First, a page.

As with any meal, it’s important to get your greens. In the case of this iteration of the Culinary Lab, our veggies came in the form of the mole verde. Pureed rutabaga and tomatilla were the foundation of this plate in which each ingredient had been prepared in a distinct way ─ asparagus was raw, rapini was steamed, cauliflower was roasted, kale was deep fried and onion was preserved (confit) ─ to showcase each at their best. Personally, I was impressed with this plate. At home, I’m a roasted veggie type of woman, and this certainly opened my mind up to a myriad of other possibilities when it comes to vegetarian feasts.

Cochinillo y Tortillas

All three of the previous dishes led to the star of the night, Cochinillo y Tortillas. This included a large wooden platter laid out with three choices of tortilla shells (ancho chili, cilantro and plain), two skillets filled with slow roasted suckling pig, earthy mushrooms and cabbage along with a pile of charred ramps and cabbage. On the side were two sauces: Nordic mole and sesame. The tortillas were soft and the meat succulent. What took this main over the top were those sauces. We guessed at what the Nordic mole was made from, and we weren’t even close (we thought of parsnips). Turns out it was a simple mixture of onions (that explained the sweetness) with cream, butter, vinegar and leek oil. The orange sauce was made from sesame seed and chili, so it had some kick to it. Nothing overwhelming though. The two paired together with the tortilla filling was superb.

Raspado

So far, so good. Unfortunately, while the fifth course was tasty, I’m not sure it should have truly counted as a dish that I was paying for. It was a bowl of Raspado, which is essentially flavoured shaved ice. I did like that the ice was prepared two ways. I also enjoyed the floral fruity combination between the elderflower and the tepache (fermented pineapple that tasted a lot like lychee). Sure, it was refreshing, but let’s be honest, this was kind of a cop out. Even the chefs called it a palate cleanser. At most fine dining restaurants, a palate cleanser is a small bite offered in between plates at no extra charge. Here, this course was costing me about $17 and that seemed wrong.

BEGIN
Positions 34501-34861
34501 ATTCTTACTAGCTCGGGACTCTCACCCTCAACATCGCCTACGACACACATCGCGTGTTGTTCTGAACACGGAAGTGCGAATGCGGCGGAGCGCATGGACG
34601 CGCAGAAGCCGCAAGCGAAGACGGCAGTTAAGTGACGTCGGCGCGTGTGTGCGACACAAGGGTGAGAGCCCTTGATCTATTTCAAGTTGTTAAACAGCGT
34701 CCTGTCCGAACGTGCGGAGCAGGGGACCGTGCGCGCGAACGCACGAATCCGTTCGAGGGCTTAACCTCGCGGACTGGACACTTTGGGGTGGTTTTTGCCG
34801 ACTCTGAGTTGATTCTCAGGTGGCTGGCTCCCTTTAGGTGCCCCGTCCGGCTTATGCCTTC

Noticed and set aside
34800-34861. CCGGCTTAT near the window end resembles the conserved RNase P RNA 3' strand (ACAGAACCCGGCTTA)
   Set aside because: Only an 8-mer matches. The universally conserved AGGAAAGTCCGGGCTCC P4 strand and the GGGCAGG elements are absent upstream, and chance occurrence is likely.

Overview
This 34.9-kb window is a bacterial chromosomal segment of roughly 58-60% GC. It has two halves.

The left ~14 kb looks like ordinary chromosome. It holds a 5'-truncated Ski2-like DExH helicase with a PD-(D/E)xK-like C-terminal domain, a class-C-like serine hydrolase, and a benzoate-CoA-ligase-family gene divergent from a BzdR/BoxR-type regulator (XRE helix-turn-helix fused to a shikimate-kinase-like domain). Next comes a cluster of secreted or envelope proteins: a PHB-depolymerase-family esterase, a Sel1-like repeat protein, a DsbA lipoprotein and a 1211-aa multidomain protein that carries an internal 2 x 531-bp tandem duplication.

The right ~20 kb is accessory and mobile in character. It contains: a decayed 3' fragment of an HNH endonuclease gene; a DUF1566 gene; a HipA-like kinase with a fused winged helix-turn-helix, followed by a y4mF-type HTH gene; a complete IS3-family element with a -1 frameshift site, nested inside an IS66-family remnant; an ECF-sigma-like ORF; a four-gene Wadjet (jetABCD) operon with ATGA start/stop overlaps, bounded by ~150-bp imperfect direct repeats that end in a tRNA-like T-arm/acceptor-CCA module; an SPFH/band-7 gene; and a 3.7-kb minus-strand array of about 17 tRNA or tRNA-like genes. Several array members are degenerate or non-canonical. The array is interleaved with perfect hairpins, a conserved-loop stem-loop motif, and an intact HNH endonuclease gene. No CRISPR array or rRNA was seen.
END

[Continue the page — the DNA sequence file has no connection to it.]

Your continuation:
Tres Leches

Dinner was redeemed with the final dessert course. Tres Leches, traditionally a sponge cake soaked in milk, was the inspiration for this dish. Sort of like four desserts in one, this plate consisted of dulce de leche, burnt milk candy, lime and avocado mousse and grapefruit mezcal sorbet served atop a bed of milk crumble. The bitterness from the mezcal and the acidity of the lime played off of the sugariness in the dulce de leche and burnt milk candy. My favourite part though? I’d say it was the milk crumble. It had this crushed cookie texture that was a bit crunchy and delicately flavoured, adding dimension and toning down the stronger tastes.

For the most part, my crew and I left satiated and satisfied. I’d even be open to attending another one of these Culinary Lab events in the future. My only qualm is that the value has to be there throughout all aspects of the menu. After this meal, I couldn’t quite justify the $100 per person for what we received.

I’m not sure when and where the next events will take place, but there are supposed to be three more to come this year (keep an eye out for news on the EEDC Twitter and Facebook pages). What I do know is, regardless of the cost, this will be a unique experience and a Sunday dinner that you’re likely never to have again. These menus are served only once (twice during the evening) and that’s it. Therefore, if you’re a big fan of food and you have a chance to, I’d recommend you give the Culinary Lab a shot.

Edmonton Restaurant Review: Tzin Wine and Tapas

Sweet endings at Tzin Wine and Tapas.

Each year, when March rolls around, I’m always excited to see what Downtown Dining Week (DTDW) has to offer. In 2017, I almost forgot about the annual event. There seemed to be very little advertising, and I was only reminded, at the beginning of the month, when I overheard a co-worker chatting about it in the office.

With it on my mind, I immediately decided to check the website to see if the menus from the participating restaurants had been posted. Sure enough, most of them were there. To my disappointment, the list was noticeably shorter than in previous years. Yet, after perusing all of them, I had narrowed my choices down to a few places that I had been meaning to try.

The first that my friend and I decided to visit was Tzin Wine and Tapas. Located on the 104 Street Promenade at 101 Avenue, it’s easy to overlook. The standout feature when passing by would be the bright orange door and the small window that may give you a peek at the chefs cooking away in the tiny kitchen at the front of the establishment.

The interior of the restaurant. This photo was taken just inside the entrance.